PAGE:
Near-Earth asteroid 2020 KR very close encounter: an image – 19 May 2020
Earlier today, 20 May 2020, the very small near-Earth asteroid 2020 KR made a very close, but safe encounter with the Earth, coming as close as 395.000 km, the distance of our Moon. We imaged it and are happy to share our image here.
The image above comes from a single, 300-seconds exposure, remotely taken with the “Elena” (PlaneWave 17″+Paramount ME+SBIG STL-6303E) robotic unit part of the Virtual Telescope Project. The telescope carefully tracked the fast (430″/minute) apparent motion of the asteroid, so stars look like long trails, while the asteroid looks like a very faint, but sharp dot of light in the center of the image, marked by an arrow. The object was faint (mag. 18.6) and very low (24 degrees high) on the NE horizon: this made the image hard to capture, but here it is.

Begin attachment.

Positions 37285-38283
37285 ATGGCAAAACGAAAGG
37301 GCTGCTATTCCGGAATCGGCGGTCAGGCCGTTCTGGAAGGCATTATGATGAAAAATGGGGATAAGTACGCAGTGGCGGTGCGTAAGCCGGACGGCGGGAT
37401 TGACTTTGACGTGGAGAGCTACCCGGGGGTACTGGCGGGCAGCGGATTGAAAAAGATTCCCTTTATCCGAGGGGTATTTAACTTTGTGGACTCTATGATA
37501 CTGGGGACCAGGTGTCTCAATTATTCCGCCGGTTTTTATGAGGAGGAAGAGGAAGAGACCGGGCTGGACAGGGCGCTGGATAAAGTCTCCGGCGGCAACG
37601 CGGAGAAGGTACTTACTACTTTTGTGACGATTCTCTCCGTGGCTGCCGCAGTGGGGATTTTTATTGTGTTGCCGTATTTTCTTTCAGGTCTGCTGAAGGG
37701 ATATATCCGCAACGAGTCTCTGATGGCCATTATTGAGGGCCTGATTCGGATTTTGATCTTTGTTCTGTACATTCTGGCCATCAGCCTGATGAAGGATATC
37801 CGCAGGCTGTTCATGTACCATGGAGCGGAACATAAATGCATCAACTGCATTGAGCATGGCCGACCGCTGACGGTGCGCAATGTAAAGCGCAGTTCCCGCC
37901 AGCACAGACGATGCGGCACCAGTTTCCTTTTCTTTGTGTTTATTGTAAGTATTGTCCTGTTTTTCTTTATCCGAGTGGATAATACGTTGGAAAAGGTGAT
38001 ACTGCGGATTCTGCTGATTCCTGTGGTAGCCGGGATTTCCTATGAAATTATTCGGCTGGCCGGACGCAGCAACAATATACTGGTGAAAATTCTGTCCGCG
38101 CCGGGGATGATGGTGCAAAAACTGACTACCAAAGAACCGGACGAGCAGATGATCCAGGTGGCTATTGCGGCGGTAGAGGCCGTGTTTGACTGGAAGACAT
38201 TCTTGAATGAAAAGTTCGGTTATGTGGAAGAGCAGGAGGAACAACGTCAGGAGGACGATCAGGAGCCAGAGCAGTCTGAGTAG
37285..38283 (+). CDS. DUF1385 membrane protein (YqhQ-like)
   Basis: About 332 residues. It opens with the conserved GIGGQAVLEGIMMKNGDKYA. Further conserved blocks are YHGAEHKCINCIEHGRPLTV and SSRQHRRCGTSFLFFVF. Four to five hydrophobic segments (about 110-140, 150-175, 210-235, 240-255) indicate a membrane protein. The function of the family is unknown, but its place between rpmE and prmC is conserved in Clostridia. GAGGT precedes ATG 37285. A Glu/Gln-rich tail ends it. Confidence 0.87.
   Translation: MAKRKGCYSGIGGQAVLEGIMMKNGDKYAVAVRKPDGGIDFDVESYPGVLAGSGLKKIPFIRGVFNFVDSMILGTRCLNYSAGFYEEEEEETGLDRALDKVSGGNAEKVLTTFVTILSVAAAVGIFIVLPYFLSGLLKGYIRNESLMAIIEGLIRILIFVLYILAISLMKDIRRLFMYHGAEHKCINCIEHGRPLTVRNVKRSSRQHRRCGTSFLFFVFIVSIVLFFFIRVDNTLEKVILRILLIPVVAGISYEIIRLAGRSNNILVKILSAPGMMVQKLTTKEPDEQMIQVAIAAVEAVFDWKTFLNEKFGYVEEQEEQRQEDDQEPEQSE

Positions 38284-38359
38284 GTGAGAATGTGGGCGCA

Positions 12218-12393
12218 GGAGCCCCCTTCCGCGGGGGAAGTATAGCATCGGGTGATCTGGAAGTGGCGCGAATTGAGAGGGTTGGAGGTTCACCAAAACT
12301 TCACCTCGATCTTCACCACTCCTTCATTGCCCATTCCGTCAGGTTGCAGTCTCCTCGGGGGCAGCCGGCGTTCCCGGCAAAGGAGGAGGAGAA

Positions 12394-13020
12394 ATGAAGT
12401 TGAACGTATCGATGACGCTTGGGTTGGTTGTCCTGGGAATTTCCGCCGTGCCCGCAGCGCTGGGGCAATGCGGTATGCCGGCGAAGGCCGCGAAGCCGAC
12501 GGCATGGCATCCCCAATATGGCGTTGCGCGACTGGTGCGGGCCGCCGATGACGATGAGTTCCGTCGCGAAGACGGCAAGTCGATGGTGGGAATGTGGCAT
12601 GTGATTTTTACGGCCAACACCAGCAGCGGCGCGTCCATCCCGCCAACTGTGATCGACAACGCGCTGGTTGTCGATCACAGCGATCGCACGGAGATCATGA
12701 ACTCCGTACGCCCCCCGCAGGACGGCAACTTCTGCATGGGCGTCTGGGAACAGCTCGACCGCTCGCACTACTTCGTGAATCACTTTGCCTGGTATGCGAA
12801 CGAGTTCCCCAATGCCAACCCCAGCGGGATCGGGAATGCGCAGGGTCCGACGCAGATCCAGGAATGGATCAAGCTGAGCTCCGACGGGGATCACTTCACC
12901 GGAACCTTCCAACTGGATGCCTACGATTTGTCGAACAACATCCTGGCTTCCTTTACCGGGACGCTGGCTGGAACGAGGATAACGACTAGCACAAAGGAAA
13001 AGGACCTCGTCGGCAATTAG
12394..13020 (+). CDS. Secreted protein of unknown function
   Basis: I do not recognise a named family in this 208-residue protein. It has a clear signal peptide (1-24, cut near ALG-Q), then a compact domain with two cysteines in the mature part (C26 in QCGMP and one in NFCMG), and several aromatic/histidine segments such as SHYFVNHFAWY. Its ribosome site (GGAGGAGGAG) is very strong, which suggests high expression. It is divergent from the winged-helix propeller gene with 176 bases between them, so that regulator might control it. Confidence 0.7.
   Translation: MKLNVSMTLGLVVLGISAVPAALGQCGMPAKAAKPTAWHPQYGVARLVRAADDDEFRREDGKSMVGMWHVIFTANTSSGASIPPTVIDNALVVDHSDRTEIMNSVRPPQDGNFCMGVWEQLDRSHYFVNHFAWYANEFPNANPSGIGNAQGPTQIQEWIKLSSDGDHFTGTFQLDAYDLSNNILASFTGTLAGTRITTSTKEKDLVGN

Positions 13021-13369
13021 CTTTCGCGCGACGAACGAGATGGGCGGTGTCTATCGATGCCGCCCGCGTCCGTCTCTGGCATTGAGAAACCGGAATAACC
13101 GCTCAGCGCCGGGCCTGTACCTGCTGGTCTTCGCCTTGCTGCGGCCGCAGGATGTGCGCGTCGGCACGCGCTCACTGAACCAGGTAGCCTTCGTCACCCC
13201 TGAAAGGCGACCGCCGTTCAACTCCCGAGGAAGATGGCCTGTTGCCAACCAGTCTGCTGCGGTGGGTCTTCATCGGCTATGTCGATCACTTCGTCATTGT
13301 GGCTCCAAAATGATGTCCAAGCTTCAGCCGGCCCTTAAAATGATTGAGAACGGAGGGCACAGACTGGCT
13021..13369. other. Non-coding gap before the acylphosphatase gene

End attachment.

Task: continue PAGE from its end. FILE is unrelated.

At the imaging time, asteroid 2020 KR was at its minimum distance from us (about 395000 km) and it was quickly fading. It was discovered by the PanSTARRS Survey on 16 May 2020.
This 6.3 – 14 meters large asteroid reached its minimum distance from us on 20 May 2020, at 00:12 UTC. Of course, there are no risks at all for our planet.
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